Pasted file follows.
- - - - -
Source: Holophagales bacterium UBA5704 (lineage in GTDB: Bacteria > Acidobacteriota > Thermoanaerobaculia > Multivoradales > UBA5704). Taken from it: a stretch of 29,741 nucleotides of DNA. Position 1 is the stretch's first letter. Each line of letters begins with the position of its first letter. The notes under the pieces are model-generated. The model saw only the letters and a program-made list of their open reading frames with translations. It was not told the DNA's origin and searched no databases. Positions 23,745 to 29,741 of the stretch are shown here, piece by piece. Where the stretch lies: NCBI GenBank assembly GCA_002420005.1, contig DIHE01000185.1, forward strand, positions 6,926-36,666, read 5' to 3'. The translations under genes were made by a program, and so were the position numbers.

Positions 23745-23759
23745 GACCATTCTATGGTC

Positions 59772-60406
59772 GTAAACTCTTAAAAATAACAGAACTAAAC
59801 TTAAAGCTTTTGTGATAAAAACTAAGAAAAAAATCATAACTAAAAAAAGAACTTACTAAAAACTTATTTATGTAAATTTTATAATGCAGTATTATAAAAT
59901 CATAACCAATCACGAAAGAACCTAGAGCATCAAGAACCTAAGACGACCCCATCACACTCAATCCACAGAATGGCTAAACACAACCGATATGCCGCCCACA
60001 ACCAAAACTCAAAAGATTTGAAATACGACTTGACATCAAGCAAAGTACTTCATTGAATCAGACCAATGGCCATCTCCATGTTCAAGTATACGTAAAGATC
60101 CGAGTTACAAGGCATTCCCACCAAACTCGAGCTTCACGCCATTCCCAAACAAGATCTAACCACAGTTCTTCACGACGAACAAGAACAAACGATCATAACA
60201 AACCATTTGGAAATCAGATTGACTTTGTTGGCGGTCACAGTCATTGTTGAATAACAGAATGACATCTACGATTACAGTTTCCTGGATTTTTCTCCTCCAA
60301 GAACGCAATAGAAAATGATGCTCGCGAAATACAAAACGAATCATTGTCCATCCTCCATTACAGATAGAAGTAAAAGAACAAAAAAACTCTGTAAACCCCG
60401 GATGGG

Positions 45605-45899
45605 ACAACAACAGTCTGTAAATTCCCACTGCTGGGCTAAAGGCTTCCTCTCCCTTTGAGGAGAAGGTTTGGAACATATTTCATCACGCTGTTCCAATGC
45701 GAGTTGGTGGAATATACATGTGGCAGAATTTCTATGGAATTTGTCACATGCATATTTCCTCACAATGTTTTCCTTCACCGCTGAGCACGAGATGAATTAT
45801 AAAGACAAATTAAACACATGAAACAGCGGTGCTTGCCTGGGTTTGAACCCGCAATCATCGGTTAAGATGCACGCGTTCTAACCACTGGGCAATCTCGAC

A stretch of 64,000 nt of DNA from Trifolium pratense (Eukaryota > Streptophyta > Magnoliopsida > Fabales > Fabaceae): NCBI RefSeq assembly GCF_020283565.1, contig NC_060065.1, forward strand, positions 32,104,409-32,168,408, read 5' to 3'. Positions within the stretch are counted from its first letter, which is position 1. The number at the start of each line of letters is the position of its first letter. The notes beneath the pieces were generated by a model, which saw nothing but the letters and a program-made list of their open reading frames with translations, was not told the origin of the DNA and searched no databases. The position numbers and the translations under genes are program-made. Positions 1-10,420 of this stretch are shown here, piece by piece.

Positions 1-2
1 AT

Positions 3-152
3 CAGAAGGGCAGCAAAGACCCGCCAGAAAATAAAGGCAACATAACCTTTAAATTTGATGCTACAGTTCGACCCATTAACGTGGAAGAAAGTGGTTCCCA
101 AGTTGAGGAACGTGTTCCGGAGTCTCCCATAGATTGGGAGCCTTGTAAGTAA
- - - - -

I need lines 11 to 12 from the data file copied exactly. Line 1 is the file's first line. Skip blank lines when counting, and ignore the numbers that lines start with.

60301 GAACGCAATAGAAAATGATGCTCGCGAAATACAAAACGAATCATTGTCCATCCTCCATTACAGATAGAAGTAAAAGAACAAAAAAACTCTGTAAACCCCG
60401 GATGGG